LAUSANNE, SWITZERLAND – Lausanne’s city council is likely to have a heated debate this month over curbing alcohol sales, as police deal with a growing number of fights outside the city’s nightclubs at closing time. Swiss journalists who have been interviewing numerous politicians and police officers are seeing a growing concern over cheap booze sold in the evening that may be playing a key role in the increasing violence.
The city has twice rejected calls by some politicians for alcohol sales to end earlier, and the idea remains politically charged. But Geneva’s success in reducing violence and cutting the number of young people hospitalized after drinking too much is helping focus attention on this option. The city currently has what it calls its white hour, from 05:00-06:30 in the morning when no alcohol can be sold. Drinks prices in nightclubs are sufficiently high to discourage mass consumption, but cheaper alcohol is on sale at the train station until 22:00 and in neighborhood Mom & Pop shops until 22:00.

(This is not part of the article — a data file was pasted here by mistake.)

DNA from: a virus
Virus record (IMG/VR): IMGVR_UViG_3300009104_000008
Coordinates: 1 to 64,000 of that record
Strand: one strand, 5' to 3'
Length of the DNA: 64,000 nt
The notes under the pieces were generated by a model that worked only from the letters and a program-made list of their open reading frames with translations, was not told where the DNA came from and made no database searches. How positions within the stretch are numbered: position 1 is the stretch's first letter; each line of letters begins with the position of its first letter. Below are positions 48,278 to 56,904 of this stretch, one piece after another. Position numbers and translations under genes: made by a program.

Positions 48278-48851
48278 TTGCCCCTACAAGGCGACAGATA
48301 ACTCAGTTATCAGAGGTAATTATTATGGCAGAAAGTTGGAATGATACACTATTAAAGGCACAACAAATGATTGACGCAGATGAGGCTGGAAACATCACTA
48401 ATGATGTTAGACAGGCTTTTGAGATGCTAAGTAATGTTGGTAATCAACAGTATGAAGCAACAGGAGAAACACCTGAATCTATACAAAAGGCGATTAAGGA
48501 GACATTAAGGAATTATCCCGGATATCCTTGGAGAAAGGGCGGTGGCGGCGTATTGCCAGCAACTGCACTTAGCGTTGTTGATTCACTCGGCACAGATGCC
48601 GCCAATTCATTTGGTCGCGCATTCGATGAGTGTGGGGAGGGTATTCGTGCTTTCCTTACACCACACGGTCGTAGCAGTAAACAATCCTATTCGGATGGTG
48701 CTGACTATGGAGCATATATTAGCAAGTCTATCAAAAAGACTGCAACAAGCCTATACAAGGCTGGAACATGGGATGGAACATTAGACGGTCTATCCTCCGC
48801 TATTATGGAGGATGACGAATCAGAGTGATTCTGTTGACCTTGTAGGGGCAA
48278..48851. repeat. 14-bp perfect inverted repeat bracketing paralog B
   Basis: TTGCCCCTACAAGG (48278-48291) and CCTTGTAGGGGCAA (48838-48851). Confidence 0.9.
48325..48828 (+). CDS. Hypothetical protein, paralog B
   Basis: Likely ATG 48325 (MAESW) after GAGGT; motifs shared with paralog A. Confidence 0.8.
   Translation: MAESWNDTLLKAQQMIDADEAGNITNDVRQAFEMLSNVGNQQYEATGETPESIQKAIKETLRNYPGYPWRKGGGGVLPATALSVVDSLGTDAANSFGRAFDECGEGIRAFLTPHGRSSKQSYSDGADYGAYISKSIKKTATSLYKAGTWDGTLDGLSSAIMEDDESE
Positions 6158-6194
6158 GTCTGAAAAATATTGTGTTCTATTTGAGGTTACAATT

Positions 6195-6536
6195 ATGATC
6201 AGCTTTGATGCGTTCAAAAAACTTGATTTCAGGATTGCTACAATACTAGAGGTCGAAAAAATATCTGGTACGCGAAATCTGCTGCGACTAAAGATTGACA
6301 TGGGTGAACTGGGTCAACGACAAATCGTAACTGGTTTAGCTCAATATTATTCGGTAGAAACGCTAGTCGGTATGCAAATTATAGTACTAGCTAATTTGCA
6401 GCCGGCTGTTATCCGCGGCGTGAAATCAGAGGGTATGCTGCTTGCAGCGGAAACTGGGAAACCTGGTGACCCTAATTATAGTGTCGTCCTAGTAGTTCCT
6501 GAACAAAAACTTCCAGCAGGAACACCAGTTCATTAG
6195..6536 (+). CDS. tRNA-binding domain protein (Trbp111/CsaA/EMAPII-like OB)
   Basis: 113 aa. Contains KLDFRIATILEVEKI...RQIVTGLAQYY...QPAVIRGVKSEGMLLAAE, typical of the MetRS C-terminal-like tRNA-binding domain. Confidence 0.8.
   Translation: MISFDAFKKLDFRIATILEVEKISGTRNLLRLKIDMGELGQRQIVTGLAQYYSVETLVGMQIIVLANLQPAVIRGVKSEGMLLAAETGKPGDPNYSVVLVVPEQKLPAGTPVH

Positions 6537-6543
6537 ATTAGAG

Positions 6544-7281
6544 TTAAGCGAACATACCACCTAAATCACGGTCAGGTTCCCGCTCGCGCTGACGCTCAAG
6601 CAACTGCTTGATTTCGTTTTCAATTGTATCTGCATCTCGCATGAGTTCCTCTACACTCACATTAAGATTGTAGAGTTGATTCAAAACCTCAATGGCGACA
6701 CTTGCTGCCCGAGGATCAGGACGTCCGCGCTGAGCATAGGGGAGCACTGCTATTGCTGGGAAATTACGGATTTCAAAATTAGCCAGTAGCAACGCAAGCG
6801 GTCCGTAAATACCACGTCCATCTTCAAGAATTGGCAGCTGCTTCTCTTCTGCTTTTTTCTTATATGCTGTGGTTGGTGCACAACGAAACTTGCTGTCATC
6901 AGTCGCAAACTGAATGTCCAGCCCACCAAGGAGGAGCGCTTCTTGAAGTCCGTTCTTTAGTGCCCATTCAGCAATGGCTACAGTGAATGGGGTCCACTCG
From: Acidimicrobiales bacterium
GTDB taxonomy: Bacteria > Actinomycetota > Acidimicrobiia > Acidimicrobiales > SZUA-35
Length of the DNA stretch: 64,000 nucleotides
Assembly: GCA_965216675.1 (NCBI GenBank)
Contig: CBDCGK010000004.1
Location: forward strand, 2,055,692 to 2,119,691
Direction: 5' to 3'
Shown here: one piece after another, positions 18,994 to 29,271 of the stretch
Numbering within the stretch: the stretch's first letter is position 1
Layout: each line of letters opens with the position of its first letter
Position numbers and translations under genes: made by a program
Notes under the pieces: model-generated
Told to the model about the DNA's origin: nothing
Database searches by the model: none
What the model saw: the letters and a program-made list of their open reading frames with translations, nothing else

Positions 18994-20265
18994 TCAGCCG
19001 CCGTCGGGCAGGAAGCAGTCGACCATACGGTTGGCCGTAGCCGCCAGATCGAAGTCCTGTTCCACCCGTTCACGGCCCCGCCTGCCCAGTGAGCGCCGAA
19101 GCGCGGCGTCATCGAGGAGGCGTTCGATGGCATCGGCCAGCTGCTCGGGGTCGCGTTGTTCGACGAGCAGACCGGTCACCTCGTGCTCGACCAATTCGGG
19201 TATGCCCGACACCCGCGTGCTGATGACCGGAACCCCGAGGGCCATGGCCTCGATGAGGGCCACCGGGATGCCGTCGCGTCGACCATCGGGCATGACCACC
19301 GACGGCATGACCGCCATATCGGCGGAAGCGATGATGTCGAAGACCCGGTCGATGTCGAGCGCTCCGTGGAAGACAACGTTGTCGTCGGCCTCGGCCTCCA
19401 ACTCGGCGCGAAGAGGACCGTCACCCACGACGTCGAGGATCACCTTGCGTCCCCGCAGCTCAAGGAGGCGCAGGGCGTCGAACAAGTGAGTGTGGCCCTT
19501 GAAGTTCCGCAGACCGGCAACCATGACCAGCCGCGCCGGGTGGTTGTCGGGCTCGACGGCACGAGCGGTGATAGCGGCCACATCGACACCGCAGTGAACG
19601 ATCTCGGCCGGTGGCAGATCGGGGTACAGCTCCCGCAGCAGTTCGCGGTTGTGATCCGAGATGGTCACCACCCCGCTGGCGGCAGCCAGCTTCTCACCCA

The Tribune de Geneve cautions that the law in Geneva, which in 2009 restricted sales to no later than 21:00, isn’t always respected, as its journalist easily showed.
Police in May reported three serious outbreaks that started at 04:00 as clubs closed and small groups gathered, picking fights. Place Bel-air, near the Flon area, is the most seriously affected. The worst incident to date was a 14 May fight involving some 200 individuals, which began when a group began to throw glass bottles at police who arrived as clubs were closing, to enforce calm.